I honestly struggled with rating this story. The writing deserves 5 stars. The secondary characters were great. I especially loved the chapters with Gabriel and Bruce the First POVs. Unfortunately, I really did not like the two main characters, Naomi and Ely. They did eventually grow on me. I felt frustrated with Ely for thinking he did nothing wrong when he messed around with his best friend's boyfriend. Even if she really did not care for Bruce the Second, Ely did not respect his friendship with Naomi by hitting on her boyfriend. Yes, Naomi was annoying in her obliviousness towards Ely. Yes, she needed a reality check. The dude is gay. Get with the program. Yet, it still does not excuse Ely's behavior. Bruce the Second ticked me off too. He seem to feel no remorse for the fact that he cheated on his girlfriend with her best friend. Hmmm...on the other hand, the struggles and the growth that Naomi, Ely and Bruce the Second went through made the ending tolerable. ( )
  paisean13 | Sep 21, 2013 |
Review from library copy

I really liked all the different viewpoints of this YA Will and Grace, but had a really hard time with the pictures representing words sometimes. ( )
  kcarrigan | Aug 26, 2013 |
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Author nameRoleType of authorWork?Status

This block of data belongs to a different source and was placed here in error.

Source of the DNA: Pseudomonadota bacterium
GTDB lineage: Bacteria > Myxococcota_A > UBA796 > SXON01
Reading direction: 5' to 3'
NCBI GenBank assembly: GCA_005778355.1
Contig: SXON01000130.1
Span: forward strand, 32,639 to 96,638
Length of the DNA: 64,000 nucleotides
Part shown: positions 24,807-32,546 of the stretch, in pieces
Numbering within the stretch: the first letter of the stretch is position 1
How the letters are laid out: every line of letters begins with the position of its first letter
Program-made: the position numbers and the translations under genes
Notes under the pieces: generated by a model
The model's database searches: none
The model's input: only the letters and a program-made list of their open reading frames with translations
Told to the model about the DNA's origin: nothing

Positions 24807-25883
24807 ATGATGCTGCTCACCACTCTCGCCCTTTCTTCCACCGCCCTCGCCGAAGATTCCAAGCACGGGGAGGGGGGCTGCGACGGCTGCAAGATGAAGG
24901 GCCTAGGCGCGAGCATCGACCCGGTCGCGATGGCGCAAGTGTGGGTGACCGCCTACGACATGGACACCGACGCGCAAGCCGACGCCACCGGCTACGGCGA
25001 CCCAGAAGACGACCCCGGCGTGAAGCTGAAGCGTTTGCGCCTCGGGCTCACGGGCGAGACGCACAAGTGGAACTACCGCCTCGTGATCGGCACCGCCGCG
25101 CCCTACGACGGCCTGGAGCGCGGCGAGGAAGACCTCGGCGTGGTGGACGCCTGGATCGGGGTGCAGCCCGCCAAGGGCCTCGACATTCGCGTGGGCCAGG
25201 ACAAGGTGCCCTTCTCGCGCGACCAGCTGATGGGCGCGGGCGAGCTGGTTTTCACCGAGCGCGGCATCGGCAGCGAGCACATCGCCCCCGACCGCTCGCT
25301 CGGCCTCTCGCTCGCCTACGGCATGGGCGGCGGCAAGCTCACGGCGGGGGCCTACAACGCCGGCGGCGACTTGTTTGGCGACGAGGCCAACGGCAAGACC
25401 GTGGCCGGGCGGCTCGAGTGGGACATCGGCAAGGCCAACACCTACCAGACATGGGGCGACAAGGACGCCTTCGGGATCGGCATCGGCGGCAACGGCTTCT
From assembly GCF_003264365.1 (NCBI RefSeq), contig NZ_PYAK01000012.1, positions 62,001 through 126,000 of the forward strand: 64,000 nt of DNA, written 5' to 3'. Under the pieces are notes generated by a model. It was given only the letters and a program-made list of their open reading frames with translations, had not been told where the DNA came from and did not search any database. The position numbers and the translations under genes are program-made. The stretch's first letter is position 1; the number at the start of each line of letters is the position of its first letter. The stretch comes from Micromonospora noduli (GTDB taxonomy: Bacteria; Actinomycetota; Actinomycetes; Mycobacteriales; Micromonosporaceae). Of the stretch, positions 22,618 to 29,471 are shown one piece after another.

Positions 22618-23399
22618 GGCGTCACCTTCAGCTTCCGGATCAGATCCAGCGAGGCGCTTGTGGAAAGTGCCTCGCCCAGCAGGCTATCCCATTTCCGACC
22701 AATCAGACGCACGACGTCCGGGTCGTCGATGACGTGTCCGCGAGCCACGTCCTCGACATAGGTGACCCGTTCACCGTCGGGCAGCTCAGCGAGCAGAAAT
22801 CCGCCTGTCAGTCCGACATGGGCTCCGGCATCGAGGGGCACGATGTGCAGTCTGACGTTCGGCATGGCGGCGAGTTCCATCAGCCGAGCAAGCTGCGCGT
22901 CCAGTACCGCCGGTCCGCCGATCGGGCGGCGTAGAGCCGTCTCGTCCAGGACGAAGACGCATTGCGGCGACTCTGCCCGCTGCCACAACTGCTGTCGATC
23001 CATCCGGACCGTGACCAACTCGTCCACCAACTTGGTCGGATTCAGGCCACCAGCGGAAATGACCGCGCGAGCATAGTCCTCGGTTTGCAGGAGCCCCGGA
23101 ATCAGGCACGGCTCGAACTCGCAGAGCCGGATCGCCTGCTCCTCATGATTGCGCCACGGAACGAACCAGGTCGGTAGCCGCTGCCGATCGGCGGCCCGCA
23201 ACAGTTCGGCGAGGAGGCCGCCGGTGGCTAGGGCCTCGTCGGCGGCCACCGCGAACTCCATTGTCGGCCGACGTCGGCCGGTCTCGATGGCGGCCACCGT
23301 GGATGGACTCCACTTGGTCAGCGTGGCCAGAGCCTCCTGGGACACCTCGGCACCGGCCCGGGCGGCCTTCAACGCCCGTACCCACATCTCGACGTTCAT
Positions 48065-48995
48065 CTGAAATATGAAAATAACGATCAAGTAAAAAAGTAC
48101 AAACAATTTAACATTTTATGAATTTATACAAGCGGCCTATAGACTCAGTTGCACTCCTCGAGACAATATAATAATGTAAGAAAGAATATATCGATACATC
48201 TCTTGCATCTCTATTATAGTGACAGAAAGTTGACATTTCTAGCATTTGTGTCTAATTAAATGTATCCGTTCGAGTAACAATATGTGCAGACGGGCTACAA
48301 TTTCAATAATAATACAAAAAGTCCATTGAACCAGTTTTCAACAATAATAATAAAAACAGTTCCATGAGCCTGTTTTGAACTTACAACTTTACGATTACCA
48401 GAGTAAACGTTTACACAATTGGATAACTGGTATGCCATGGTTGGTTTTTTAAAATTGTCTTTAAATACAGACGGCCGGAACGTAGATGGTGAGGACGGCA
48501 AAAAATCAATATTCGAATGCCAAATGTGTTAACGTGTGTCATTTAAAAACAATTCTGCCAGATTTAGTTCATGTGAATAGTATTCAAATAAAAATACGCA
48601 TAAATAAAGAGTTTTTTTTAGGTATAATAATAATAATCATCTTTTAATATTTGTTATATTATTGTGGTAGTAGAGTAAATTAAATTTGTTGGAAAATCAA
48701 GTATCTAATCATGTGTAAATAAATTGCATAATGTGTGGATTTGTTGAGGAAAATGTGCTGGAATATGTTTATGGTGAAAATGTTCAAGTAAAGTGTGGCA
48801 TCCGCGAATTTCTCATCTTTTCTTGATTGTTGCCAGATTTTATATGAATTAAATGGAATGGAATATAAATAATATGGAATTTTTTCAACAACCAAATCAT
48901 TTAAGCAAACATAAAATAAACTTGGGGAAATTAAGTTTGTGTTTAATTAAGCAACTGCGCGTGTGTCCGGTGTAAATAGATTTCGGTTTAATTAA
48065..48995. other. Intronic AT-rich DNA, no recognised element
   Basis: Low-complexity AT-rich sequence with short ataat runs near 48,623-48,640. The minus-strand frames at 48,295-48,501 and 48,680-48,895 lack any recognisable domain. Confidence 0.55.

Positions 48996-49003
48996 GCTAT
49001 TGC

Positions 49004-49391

Rachel Cohnprimary authorall editionsconfirmed
Levithan, Davidmain authorall editionsconfirmed
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Amazon.com Product Description (ISBN 0375844414, Paperback)

NAOMI AND ELY ARE BEST FRIENDS. Naomi loves and is in love with Ely, and Ely loves Naomi, but prefers to be in love with boys. So they create their "No Kiss List" of people neither of them is allowed to kiss. And this works fine - until Bruce. Bruce is Naomi's boyfriend, so there's no reason to put him on the List. But Ely kissed Bruce even though he is boring. The result: a rift of universal proportions and the potential end of "Naomi and Ely: the institution." Can these best friends come back together again?

From the Hardcover edition.

(retrieved from Amazon Mon, 30 Sep 2013 13:17:55 -0400)

(see all 2 descriptions)

Although they have been friends and neighbors all their lives, straight Naomi and gay Ely find their relationship severely strained during their freshman year at New York University.

(summary from another edition)